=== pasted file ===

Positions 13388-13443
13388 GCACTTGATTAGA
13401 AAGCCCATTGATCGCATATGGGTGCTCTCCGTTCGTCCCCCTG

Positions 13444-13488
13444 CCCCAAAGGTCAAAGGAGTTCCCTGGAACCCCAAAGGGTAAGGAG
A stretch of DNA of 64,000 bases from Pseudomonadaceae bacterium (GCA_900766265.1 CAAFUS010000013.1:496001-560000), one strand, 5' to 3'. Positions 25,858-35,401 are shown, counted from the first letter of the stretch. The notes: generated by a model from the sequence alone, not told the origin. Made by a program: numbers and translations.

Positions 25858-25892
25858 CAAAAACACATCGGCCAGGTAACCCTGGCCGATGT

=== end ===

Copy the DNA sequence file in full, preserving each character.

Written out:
Positions 13388-13443
13388 GCACTTGATTAGA
13401 AAGCCCATTGATCGCATATGGGTGCTCTCCGTTCGTCCCCCTG

Positions 13444-13488
13444 CCCCAAAGGTCAAAGGAGTTCCCTGGAACCCCAAAGGGTAAGGAG
A stretch of DNA of 64,000 bases from Pseudomonadaceae bacterium (GCA_900766265.1 CAAFUS010000013.1:496001-560000), one strand, 5' to 3'. Positions 25,858-35,401 are shown, counted from the first letter of the stretch. The notes: generated by a model from the sequence alone, not told the origin. Made by a program: numbers and translations.

Positions 25858-25892
25858 CAAAAACACATCGGCCAGGTAACCCTGGCCGATGT